Titus Andronicus is one of Shakespeare's most violent works
Shakespeare's Titus Andronicus may predate Chucky and Freddie Krueger by 400 years but this 16th century gorefest makes Hollywood's grimmest horror movie look like Bambi.
So a special midnight performance at Shakespeare's Globe in London on Saturday will not be for the faint-hearted.
The show's director, Lucy Bailey, has promised hearty amounts of bloodshed throughout.
"'We've used as much blood as possible - I wish we could have had more, but we had to be careful about ruining the costumes," she said.
"We have to keep the audience shocked."
Even spectators in the standing area near the stage will not be safe from the carnage.
It's set in a rough and dangerous time
With evil henchmen roaming the audience for enemies, a heated election battle taking place on two towers which move through the unseated theatre crowd and actors falling into netted pits by your head, they will be right in the middle of the chaos.
"It's set in a rough and dangerous time,' said Ms Bailey, adding that the actors will take care to keep the frequent violence between themselves.
The bard's gruesome tale of murder and revenge starts with war and sacrifice and ends with cannibalism and a bloodbath.
Modelled loosely on the fall of Rome, it is so brutal that some academics question whether Shakespeare actually wrote it.
But Bailey insists there is a surprising amount of tenderness and humour lurking beneath the bloody facade.
The role of Titus, played by seasoned theatre actor Douglas Hodge, has been tackled in the past by the likes of Laurence Olivier and Anthony Hopkins.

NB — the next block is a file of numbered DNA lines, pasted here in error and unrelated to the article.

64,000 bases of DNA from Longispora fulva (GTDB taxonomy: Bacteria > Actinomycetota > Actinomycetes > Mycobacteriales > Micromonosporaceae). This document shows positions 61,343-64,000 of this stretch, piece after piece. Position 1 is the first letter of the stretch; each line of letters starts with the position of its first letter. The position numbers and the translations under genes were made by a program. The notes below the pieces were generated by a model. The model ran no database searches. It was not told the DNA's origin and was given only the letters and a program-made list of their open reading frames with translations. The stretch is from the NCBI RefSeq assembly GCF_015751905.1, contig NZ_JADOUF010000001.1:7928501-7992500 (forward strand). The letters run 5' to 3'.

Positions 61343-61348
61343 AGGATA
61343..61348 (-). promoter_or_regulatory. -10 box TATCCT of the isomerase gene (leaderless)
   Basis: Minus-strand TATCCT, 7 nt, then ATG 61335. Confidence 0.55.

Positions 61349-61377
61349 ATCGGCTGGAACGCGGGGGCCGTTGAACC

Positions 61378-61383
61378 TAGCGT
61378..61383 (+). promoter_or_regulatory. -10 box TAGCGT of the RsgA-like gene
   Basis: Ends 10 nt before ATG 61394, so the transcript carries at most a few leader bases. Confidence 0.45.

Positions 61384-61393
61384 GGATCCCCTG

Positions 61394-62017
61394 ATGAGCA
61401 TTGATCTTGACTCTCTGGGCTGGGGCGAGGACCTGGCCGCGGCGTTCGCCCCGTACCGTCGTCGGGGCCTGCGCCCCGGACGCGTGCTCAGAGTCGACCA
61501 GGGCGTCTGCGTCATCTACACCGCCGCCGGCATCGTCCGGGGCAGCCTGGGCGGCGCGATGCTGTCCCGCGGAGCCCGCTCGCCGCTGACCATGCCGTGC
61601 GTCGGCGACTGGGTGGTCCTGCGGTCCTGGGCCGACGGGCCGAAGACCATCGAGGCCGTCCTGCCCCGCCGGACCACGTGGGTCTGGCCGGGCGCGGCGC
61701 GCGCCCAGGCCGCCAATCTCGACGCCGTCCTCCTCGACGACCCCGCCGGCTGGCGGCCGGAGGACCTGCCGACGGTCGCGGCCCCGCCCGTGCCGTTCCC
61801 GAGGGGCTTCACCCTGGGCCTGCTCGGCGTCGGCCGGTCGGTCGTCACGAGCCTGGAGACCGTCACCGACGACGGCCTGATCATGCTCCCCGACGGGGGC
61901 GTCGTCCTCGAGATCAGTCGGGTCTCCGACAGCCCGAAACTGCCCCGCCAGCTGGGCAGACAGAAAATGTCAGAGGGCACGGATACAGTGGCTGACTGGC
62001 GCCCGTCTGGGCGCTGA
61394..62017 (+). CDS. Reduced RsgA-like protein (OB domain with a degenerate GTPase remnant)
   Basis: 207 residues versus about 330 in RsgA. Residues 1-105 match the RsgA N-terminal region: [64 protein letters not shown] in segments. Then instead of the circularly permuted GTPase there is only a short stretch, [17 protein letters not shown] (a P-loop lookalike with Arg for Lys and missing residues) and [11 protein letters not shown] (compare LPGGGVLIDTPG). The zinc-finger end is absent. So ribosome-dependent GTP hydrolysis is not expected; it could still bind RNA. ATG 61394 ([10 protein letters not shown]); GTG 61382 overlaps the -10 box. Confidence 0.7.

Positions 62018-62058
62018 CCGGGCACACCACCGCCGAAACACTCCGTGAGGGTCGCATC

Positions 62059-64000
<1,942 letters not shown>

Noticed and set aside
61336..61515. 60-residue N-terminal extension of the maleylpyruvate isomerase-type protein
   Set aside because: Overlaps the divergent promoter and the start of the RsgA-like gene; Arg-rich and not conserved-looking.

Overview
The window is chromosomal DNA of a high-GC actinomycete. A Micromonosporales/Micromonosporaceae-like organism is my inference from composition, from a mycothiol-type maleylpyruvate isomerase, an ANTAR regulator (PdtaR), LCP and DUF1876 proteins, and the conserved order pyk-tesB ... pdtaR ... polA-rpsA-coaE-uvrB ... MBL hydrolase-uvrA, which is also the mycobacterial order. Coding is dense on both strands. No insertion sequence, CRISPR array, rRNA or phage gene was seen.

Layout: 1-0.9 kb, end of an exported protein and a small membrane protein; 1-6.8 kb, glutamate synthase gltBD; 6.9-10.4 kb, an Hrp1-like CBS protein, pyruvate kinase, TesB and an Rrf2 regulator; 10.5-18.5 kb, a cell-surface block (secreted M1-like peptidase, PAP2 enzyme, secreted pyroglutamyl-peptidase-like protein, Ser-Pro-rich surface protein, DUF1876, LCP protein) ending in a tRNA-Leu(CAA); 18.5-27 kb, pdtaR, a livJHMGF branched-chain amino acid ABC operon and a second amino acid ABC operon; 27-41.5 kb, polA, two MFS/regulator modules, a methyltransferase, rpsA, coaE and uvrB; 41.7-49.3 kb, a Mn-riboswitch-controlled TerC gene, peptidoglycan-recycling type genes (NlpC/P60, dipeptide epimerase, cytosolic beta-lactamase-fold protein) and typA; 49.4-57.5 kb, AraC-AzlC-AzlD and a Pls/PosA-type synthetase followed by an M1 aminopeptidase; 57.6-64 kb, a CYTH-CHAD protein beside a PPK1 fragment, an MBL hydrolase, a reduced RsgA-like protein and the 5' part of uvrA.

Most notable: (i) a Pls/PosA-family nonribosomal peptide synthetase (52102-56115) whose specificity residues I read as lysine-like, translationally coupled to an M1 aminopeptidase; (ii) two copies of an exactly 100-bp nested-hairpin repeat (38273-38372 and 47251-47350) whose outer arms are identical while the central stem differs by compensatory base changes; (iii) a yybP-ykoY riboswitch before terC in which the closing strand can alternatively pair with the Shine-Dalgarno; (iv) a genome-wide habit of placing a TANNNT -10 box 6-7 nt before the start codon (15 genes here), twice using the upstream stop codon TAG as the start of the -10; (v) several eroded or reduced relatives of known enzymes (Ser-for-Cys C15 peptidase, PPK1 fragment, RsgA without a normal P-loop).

The Globe has warned audiences to be prepared for the "bloody" play
Titus' culinary revenge - he dishes up the two sons of his female adversary for dinner - has even featured in an episode of South Park.
To add to the funereal nature of the play, the famously open-air Globe has also been covered for the first time.
The 'roof' - loosely fitting sheets of black canvas - is a key part of the set, not there to protect the coiffures of the venue's more glamorous patrons, but to capture a breeze which wafts ominous smoke and incense around the arena.
Created by Bafta-winning theatre designer William Dudley, it is based on one of the earliest forms of air conditioning, invented by the Romans for the Colosseum.
The midnight performance is the Globe's first of the summer, with late night productions of Anthony and Cleopatra and Coriolanus to follow in July and August.
But those who do catch Titus Andronicus will probably decide to avoid the kebab shop on the way home.